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January 2023
Vol. 22, No. 4

CD Reviews

JON KANIS: Fundamentalism Is the Only Way

by Terry RolandSeptember 2016
jon kanis

In the “modern age” rock music–since the classic rock era–has grown weary with derivative trends toward electro-pop-dance-negativism that carries no memory of the past or the history that made rock ‘n’ roll great; San Diego Troubadour’s own Jon Kanis’ recent release of new and archival material, Fundamentalism Is the Only Way, is a clear-eyed example of an artist with a vision who builds on his own rock heritage. His aim is to correct the downward trend of rock music decay. With a sense of mastery and an unbridled authority, Kanis’ new album gives a severely brilliant attitude adjustment to the sophomoric pessimism that runs along the current rock ‘n’ roll landscape.

If these songs are mind-journeys painted on the canvas of the late ‘60s psychedelic rock era of the Beatles, the Kinks, the Who, and Pink Floyd, then Kanis’ stylistic take on them is a fresh, original vision that breathes new life and energy into these vintage forms. This album is a fine example of how rock music can build on its past rather than burn it down with empty pretensions and an amnesia riddled with mediocrity. It is a post-punk album unburdened with the need to glean anything from the era of the Sex Pistols–the gentle strains of the Clash notwithstanding.

By contrast, Fundamentalism Is the Only Way adds a layer of modern originality to classic influences on rapid fire lyrics full of meaning, insight, and clever turns of phrase, like “It’s a haiku kind of awareness that leads to love/Viva Vidal, that was Zen this is Tao.” He takes his lyrical themes to the furthest extreme as we journey through political corruption, insanity, psychedelic healing, philosophy, mysticism, and, ultimately, redemption.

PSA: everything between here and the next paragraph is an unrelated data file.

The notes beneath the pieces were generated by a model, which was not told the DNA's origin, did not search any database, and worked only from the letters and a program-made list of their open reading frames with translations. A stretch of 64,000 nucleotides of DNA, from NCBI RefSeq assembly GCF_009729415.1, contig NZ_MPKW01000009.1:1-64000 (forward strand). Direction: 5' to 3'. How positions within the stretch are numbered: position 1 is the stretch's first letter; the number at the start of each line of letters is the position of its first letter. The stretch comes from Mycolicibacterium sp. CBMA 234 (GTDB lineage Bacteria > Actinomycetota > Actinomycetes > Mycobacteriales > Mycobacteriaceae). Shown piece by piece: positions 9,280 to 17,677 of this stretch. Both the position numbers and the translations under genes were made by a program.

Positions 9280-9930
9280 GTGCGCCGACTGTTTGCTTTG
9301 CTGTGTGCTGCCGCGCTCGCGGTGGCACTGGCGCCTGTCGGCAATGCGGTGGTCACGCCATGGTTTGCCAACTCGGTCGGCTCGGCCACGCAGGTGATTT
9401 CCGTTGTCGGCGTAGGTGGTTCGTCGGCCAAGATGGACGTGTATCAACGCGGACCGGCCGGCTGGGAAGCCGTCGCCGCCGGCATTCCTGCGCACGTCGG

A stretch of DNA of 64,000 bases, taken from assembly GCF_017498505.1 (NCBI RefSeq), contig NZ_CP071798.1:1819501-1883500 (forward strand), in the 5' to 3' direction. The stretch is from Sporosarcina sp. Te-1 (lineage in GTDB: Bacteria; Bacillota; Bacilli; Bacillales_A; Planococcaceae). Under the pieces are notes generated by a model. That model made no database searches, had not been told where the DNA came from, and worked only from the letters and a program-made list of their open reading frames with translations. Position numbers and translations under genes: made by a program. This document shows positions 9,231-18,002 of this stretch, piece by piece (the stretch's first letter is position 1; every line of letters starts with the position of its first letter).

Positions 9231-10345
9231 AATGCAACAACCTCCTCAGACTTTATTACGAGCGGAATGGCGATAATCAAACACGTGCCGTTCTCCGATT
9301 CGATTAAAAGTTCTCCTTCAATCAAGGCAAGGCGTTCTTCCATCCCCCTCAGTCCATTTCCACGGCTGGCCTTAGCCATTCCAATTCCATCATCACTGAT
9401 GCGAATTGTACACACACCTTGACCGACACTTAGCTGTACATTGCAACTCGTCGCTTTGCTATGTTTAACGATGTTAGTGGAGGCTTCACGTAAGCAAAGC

“Empire” seems to have been written for today’s political climate when Kanis sings: “heavy is the head that wears the crown/When your empire tumbles to the ground/You’ll know how the emperor wears no clothes.” “Devil in my Head (a trilogy in four parts)” takes the listener on a musical nightmare through the mind of someone having a mental break. “Make a Wish,” is like a natural sequel to the psychedelic hues of Lennon’s “Lucy in the Sky with Diamonds.” It is a blissful love song of devotion and healing. It provides a sense of comfort from the words and images of the suffering in “Devil in my Head,” as he sings: “No limits, no laws, mama ocean concedes/the good things always come with the rain/throw off the new order of being insane/the good things always come with the end of this reign.”

The flow and context of the songs on the album lead us from tale to tale like a soundtrack and a toast to the here and now with subtle(and not sometimes not-so-subtle) references to his influences. As he brings us home with the song “Welcome Home,” near the album’s end, the words that ring most true and authentic are: ”Don’t you ever wonder why you’re always wandering/when you know you’re always happy in your heart/ you don’t ever have to look out any further/for the love you’ve had right from the very start.”

Fundamentalism Is the Only Way is a masterfully conceived slice of rock ‘n’ roll psychedelia fused with power-pop rock that is dedicated to present-day consciousness from an artist who operates with equal inspiration in his own tailor-made renaissance dance between rock journalism, songwriting, archiving and producing, and being a studio artist. It is a signature work and a statement on the post-modern rock schlock of today. If this album is given the chance to shine into the dark world of current rock music, it will bring a very bright light as one of the best rock albums of 2016. It also may just be a primer for upcoming rockers on how to work from the past, bringing something to and alive to the light of day.

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